Yak, for those in the dark, were, despite having one of the worst names in the history of rock, for a time one of the great hopes of the UK indie guitar scene. They originated from Wolverhampton and formed part of a small West Midlands scene (lazily called B-Town by cocaine addled music hacks) that gained a reputation for incendiary live shows and woozy psychedelic sounding indie rock. They went on an indefinite hiatus in 2019.

The clever people reading this will know that of course, this is a cover version, I didn’t know that until about ten minutes ago. The original was done by the band Dixie Nightingales (and we will skirt around the name here) and it is a soulful, gospel tinged thing of wonder. It was I think also performed by Samuel L Jackson in the film ‘Black Snake Moan’ but I’ve never seen it so I can’t tell you if its any good or not. The Yak version is a million miles from the original, which is not a massive surprise, they replace the soulful harmonies with guitars, feedback, creaky microphones and a little bit of what a producer would call ‘atmosphere’ and you know, it sort of works.

Here is the original should you wish to compare them.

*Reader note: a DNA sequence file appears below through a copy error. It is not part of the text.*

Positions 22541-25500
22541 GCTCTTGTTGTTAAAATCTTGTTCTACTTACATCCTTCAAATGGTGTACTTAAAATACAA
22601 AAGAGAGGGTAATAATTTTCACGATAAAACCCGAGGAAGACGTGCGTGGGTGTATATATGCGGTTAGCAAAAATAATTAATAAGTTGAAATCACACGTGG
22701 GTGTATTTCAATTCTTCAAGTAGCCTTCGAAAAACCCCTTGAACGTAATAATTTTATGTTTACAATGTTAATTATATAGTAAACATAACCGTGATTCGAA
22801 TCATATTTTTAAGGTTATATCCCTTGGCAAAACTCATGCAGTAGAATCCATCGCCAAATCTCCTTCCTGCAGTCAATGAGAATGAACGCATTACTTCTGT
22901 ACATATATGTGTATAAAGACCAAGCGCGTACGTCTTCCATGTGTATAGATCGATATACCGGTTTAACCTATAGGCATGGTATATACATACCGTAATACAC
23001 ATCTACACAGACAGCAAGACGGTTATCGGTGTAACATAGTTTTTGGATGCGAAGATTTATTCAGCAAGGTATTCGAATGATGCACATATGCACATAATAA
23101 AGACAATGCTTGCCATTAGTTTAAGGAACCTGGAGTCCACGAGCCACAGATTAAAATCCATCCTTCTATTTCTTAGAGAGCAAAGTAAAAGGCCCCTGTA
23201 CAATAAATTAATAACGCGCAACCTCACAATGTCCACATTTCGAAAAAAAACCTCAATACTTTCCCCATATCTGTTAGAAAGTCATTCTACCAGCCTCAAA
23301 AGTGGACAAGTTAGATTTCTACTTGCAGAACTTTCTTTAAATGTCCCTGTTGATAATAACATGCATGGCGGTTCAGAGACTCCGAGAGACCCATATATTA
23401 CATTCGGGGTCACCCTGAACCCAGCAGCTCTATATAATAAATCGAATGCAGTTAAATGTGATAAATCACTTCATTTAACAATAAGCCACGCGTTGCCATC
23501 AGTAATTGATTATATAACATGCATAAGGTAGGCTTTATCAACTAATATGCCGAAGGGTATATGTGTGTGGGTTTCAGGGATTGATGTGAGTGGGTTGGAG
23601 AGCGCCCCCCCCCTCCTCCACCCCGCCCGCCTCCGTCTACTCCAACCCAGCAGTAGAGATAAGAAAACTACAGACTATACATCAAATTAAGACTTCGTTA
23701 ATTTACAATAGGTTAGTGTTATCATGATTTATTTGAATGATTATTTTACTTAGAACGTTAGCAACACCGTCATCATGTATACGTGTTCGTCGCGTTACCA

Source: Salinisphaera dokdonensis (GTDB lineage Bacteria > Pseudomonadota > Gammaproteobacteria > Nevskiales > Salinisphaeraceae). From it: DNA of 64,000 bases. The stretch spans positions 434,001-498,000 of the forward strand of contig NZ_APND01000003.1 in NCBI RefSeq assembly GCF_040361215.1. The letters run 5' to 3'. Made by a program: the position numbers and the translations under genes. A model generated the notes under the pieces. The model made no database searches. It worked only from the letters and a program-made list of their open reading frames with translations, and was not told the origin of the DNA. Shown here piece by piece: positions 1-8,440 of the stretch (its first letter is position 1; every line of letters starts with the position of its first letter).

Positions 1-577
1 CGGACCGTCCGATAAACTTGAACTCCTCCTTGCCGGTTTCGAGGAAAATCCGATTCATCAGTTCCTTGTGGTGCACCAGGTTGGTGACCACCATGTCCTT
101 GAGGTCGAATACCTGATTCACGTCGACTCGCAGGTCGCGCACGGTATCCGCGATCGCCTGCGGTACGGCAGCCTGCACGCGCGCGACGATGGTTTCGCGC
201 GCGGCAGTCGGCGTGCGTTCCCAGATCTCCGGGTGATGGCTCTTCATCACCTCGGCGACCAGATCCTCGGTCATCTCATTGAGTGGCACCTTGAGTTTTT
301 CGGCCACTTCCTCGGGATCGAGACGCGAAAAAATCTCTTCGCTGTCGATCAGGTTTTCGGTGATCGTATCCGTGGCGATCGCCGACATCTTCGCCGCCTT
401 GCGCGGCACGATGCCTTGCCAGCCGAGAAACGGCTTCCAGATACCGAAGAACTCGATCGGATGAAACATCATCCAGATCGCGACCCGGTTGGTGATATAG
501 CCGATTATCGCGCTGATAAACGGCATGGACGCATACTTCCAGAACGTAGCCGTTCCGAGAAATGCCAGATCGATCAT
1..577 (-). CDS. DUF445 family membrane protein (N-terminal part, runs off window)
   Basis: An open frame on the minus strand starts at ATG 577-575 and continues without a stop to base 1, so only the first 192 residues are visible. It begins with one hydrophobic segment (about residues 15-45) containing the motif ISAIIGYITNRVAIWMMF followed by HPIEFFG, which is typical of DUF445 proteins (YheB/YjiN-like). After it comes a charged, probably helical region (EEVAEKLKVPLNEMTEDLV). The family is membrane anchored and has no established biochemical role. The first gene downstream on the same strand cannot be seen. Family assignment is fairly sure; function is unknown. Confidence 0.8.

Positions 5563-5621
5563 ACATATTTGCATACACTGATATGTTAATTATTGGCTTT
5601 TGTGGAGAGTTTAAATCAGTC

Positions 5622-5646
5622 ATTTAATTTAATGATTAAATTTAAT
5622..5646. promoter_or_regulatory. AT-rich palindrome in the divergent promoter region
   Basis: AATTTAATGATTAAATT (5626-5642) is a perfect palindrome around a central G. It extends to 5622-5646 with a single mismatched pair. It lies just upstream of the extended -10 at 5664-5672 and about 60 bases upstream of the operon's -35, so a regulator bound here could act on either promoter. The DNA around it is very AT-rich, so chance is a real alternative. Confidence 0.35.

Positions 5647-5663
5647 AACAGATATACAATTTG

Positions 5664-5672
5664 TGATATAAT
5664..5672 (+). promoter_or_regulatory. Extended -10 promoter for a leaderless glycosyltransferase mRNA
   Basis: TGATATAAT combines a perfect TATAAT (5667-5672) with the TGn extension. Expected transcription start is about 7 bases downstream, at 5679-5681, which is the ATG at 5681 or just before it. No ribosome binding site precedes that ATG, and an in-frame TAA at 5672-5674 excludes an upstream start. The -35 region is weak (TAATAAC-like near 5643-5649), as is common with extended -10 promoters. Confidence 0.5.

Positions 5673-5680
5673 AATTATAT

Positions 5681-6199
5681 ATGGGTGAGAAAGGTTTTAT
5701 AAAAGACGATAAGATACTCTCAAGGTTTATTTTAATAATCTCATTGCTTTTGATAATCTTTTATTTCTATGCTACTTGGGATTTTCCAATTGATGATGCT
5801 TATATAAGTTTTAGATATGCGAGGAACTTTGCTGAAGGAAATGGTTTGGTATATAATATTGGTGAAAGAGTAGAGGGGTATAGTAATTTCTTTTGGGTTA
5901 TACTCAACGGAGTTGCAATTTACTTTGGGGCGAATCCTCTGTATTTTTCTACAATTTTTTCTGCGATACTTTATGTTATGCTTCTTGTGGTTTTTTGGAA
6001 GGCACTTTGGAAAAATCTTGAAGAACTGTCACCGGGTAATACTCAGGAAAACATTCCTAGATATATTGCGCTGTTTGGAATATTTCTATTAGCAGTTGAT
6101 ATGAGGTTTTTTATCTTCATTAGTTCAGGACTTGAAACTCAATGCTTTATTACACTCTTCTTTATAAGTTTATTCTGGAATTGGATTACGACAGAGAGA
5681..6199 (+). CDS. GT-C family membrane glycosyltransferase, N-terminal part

Randomly Shuffled Songs #2

Headache – METZ (2012, Sub Pop Records, Taken from ‘METZ’)

The great thing about Random Shuffles is that on occasion your phone, iPod and other device that plays music will throw up something that you had long since forgotten about. Enter METZ, and in particular their debut record, which, is also called ‘METZ’.

It was a record I played an awful lot when it first came out, but haven’t really listened to since 2017. At the time I really liked its ferociousness and the sheer pace of the whole thing. You get ten songs in less than 30 minutes and I totally accept that they might not be to everyone’s tastes, but if you ask me there is something beautifully chaotic about their music.

Of course METZ is also a city in France, so this can also be the second instalment in the “Bands Who Have A City In Their Name” series, that I am not really doing yet.

METZ do not hail from the city that they are named after, but rather are from Ottawa in Canada. Their music has been described as sludge punk. I’m not sure what that is or whether there is or ever has been a thriving sludge punk scene. If you want a lazy comparison METZ sound like those early Dinosaur Jr records which were I imagine highly influential in the sludge punk world, particularly as they were writing songs about sludge back then.